Money Management Newsletter: Taxes
and Estate Matters
As the warm weather arrives, has your tax refund?
If not, perhaps it's a good thing as it gives you time to think about why you're getting one, and what to do with it when it arrives.
Some people don't mind stepping over the shortfalls of a having a tax refund and look forward with glee to its arrival... A sort of forced savings, "I'm going to buy a new barbeque", type of thing.
There could be several reasons why you're getting a refund however the most likely reason is that you overpaid your income taxes during the past year. This means you're been lending money to the government without receiving any interest. If you're not happy with that, the best way to stop it recurring is for you and your employer to review your TD1 form and check its accuracy, with the possible result of lowering the amount of tax deducted from your paycheque.
Another possible reason for a refund is because you made an RRSP contribution. If you borrowed for the RRSP then the refund should be used to reduce that debt. Canada Customs and Revenue (CCRA) doesn't allow for the deduction of interest on an RRSP loan so the faster you pay it off the better. If you made the RRSP contribution from your own resources, consider using the refund towards your current year RRSP contribution, as the earlier you contribute the more you will benefit from the effects of compound interest.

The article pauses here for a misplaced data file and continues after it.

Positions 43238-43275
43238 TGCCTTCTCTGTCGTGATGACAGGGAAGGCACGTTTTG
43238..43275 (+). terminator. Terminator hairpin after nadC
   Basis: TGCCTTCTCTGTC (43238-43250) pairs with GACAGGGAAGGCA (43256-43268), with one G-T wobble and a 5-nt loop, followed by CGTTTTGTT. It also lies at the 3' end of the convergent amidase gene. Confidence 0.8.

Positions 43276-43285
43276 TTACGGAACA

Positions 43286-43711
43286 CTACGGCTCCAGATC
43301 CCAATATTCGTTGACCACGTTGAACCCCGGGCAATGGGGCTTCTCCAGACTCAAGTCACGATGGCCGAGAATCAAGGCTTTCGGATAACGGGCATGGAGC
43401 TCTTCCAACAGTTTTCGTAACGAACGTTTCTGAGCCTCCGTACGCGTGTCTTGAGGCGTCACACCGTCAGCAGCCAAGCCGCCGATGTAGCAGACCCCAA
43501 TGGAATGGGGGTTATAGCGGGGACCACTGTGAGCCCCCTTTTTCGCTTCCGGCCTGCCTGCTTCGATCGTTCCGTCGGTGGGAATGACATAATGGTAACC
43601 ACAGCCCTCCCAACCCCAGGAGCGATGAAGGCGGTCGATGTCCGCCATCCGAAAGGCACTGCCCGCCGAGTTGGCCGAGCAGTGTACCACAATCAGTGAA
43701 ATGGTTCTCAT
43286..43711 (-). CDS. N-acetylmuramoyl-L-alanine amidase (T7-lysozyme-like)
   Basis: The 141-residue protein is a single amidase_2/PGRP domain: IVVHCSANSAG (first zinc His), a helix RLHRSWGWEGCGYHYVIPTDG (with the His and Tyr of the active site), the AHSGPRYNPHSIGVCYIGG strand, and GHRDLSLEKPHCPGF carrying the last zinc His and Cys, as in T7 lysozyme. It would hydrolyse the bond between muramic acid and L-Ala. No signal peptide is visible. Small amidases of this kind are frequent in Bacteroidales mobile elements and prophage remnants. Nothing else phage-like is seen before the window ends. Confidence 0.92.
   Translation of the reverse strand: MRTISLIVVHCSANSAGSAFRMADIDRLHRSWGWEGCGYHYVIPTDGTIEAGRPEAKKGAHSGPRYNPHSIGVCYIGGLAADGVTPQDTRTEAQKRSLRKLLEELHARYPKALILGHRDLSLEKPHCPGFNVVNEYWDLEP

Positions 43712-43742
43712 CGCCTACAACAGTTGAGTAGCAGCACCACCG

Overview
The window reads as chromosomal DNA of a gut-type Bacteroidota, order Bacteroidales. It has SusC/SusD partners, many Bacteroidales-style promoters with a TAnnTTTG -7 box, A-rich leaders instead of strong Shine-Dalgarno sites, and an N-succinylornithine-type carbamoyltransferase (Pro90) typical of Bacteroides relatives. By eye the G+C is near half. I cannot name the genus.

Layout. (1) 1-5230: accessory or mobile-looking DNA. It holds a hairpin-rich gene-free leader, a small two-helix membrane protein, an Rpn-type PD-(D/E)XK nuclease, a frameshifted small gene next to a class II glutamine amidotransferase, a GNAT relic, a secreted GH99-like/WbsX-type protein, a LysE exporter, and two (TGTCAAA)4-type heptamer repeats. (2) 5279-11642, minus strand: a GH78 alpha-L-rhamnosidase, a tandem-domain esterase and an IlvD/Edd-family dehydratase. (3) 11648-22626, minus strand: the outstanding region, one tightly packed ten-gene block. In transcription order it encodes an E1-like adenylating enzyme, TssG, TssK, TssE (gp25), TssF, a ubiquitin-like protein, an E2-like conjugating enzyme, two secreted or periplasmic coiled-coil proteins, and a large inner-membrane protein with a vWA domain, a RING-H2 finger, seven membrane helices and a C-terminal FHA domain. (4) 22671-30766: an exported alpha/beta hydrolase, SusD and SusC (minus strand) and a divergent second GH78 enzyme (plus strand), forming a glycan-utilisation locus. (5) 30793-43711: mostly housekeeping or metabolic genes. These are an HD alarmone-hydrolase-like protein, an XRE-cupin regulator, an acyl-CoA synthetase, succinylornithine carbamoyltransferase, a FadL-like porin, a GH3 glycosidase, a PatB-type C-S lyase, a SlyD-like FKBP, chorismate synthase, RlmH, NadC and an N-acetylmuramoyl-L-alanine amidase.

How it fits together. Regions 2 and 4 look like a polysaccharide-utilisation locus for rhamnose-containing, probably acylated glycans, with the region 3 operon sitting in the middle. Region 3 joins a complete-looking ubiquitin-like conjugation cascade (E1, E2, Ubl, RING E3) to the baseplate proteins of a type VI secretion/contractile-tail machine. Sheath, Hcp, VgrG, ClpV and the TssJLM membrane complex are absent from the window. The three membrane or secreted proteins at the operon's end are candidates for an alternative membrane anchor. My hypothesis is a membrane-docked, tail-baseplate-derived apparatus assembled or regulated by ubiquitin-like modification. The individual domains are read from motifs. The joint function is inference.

If you plan on making regular RRSP contributions throughout the year you can receive an immediate tax refund prorated over each of your pay periods. This is done by submitting a "Request for Reduction of Tax at Source" to CCRA for approval. Once approved CCRA will forward to your payroll department an authorization for an income tax reduction on each of your pays to total your expected refund for the year.
Regular RRSP contributions throughout the year are also a great way to eat away at any unused contribution room you have.
Other areas deserving of your refund are credit cards, especially the retail cards like Sears or Canadian Tire. Check out how much interest you're paying on them. Retail cards are 28.8%, a king's ransom for the convenience especially if it was screwdrivers or lipstick that racked up the debt.
One way to view this type of expense is from the perspective of the money in your wallet. The cash used to pay that interest is money you've already paid taxes on. So, If you're in a 40% tax bracket you would have to earn about $1,700. before taxes to clear that debt. - expensive screwdrivers and lipstick?
Using the same logic, but in reverse, consider applying a $1,000 yearly tax refund to reduce your mortgage. Huge savings are found. By making a $1,000/yr reduction against a 6%, $100,000 mortgage amortized over 25 years your savings amount to $22,331 lessening the amortization period by 5 1/3 years.
Now that you've taken 5 1/3 years off your mortgage, consider the impact of diverting those saved mortgage payments into a savings program. The monthly principal & interest payments on the mortgage example given would have been $639.81. Depositing this amount monthly into a high yield savings account and assuming a 3% annual rate of return would give you about $44,400 over the 64 month time frame. You now have double savings - not making extra payments of $22,331 on the mortgage and building a $44,400 nest egg through the simple process initiated by applying a $1,000 tax refund to your mortgage.
If you have children, also consider using your tax refund
to start up an RESP, provided your children meet the age requirements.
The government will give you an extra grant of 20% on your RESP contributions
up to a maximum grant of $400 per qualifying year.
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